Under stress, the brain releases cortisol, this process is partly mediated by the amygdala which is part of the reptilian (primitive, automatic) brain.
This causes a cascade of bodily events where adrenaline is released, and your body tries to conserve energy to deal with the crisis. Thus, a bunch of bodily functions shut down, including your immune system, your reproductive system, your nervous system and your ability to reason.
For the modern conflict and stress, that we deal with today, this reptilian brain isn't the best brain for the job.
TedTalk speaker and best selling author, Dr. Daniel Levitin warns that under stress, we won't be at our best and should put certain systems in place to survive.
Start by identifying what situations stress you out.
Knowing you're not at your best under pressure, plan what you will do to cope with stress. Walk through a potential crisis situation like a car accident, a house fire or any future conflict. Imagine what will go wrong and what you can do to cope. What resources, people or coping mechanisms can you rally to support you? Role plays conflict or crisis until you discover the best way through it.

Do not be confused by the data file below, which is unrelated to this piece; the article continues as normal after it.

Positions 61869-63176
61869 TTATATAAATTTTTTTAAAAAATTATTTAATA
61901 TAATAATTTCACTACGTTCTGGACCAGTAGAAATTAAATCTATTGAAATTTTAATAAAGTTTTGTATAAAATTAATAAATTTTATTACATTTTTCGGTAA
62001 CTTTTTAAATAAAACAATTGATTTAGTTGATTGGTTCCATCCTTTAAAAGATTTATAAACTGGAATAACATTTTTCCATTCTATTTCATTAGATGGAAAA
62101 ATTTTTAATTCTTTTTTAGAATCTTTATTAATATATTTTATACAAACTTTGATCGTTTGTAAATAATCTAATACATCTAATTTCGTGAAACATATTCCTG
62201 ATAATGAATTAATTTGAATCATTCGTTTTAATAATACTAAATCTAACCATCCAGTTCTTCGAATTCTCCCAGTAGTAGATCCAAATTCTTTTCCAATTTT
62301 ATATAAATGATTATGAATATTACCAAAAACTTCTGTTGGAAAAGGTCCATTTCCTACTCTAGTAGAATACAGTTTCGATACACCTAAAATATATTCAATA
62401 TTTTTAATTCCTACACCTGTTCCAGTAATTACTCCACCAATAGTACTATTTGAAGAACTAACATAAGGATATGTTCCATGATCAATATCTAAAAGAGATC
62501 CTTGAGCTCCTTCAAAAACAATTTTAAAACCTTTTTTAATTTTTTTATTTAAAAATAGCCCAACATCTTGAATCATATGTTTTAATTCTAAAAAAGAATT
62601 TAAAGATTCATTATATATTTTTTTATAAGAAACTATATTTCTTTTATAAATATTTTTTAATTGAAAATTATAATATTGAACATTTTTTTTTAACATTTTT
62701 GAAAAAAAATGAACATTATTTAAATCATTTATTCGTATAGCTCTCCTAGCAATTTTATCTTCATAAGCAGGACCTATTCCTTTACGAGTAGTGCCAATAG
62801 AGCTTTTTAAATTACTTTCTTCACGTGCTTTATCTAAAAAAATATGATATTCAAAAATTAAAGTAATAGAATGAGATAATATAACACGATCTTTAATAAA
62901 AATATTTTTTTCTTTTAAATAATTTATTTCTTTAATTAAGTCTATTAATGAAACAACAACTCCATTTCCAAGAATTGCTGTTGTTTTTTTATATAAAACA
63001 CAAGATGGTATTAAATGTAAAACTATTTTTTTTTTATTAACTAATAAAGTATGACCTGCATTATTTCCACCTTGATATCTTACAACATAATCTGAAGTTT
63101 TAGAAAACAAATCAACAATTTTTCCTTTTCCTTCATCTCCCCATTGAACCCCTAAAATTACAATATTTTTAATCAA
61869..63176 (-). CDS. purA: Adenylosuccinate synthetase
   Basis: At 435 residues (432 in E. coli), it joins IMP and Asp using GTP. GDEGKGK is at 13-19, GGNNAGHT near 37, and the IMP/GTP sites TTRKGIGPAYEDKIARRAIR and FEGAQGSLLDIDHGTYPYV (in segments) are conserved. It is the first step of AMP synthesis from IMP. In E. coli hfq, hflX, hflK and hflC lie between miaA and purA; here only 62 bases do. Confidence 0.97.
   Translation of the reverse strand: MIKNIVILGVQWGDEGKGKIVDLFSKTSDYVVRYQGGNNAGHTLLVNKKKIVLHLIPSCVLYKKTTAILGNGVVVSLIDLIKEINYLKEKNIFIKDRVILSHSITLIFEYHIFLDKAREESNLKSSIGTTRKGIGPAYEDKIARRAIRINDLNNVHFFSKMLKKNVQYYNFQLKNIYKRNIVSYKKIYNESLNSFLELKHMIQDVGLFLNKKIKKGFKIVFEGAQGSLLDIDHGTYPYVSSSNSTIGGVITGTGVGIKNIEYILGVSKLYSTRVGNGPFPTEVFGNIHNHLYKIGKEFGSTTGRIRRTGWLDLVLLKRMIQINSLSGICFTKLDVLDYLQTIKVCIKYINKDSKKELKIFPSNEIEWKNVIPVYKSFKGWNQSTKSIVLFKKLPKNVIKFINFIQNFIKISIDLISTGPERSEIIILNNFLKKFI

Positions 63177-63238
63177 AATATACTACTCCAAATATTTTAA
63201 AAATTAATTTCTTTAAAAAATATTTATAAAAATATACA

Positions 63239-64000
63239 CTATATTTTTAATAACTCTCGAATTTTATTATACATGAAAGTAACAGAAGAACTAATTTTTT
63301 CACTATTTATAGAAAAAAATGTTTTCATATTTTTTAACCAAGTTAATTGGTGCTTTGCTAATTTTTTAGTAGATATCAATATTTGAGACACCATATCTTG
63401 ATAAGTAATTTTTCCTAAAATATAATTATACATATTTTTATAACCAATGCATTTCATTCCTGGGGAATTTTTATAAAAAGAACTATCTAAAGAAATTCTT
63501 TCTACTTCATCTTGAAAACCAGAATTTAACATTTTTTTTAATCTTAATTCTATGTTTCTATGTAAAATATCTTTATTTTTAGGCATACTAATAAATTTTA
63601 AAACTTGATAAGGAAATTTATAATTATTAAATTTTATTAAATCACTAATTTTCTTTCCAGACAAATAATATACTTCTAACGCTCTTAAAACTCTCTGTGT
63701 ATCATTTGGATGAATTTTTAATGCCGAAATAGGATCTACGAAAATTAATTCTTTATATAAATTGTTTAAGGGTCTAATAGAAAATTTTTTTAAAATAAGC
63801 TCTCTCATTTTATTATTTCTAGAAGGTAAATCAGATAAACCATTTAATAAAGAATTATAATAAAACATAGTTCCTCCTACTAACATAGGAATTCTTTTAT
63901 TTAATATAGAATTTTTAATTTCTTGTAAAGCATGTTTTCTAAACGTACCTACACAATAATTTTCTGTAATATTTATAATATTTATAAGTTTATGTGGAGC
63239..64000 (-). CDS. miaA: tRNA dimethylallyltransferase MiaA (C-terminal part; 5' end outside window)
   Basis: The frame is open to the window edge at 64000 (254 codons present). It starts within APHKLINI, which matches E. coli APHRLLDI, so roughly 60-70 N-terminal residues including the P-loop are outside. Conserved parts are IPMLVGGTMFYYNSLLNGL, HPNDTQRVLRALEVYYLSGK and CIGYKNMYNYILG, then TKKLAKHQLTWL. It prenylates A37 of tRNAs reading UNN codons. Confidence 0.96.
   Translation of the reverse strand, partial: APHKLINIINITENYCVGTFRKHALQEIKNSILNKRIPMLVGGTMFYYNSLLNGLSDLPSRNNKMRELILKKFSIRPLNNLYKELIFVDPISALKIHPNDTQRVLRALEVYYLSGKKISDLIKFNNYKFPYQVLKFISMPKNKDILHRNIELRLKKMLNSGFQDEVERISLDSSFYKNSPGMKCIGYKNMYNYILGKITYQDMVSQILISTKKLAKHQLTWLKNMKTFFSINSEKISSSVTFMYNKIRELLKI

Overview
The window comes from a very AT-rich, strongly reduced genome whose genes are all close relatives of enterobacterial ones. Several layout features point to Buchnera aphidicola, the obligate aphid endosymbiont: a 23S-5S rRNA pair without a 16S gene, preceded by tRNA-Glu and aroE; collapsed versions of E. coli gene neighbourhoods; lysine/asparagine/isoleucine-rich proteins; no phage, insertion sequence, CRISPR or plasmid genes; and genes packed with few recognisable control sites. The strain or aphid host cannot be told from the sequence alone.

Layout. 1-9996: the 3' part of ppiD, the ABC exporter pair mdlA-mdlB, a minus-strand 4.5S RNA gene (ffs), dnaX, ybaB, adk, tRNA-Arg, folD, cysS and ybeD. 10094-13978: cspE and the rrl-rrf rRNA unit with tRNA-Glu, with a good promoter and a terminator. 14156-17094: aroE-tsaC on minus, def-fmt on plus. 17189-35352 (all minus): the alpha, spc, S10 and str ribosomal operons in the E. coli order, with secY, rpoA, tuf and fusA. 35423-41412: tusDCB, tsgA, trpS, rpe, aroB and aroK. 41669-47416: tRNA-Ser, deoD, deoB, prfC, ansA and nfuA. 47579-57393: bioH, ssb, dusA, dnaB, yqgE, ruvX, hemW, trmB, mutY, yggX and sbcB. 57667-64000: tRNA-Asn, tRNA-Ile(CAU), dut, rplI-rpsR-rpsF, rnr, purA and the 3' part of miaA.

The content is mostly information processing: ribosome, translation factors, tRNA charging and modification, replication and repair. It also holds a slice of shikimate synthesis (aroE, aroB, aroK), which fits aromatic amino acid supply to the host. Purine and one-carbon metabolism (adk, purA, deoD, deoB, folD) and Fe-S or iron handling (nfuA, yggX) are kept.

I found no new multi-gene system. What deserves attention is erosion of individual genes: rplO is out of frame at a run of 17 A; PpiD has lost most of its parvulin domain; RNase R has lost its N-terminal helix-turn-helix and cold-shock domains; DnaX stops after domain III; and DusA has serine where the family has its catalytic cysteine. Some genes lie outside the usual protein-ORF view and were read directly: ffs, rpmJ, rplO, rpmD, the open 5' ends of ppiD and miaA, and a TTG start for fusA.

Visualize a stressful situation in advance, so when it happens you will feel much more relaxed and confident.
Also, take care of yourself. If you don't take care of yourself, you will be vulnerable to stress. I know that if I have been traveling a lot, not eating properly and not getting enough sleep, I will not handle stress very well. If something stressful is approaching, nurture your energy levels and build up some resilience with good food, sleep, exercise and other healthy habits.
Laugh at yourself. Don't take yourself or any upcoming stressful event too seriously. If you can stop taking the situation personally, you can disengage from stressful feelings about it.
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If you plan for stress in advance, your worry levels will decrease and you don't have to think about it when it actually happens. You're prepared.
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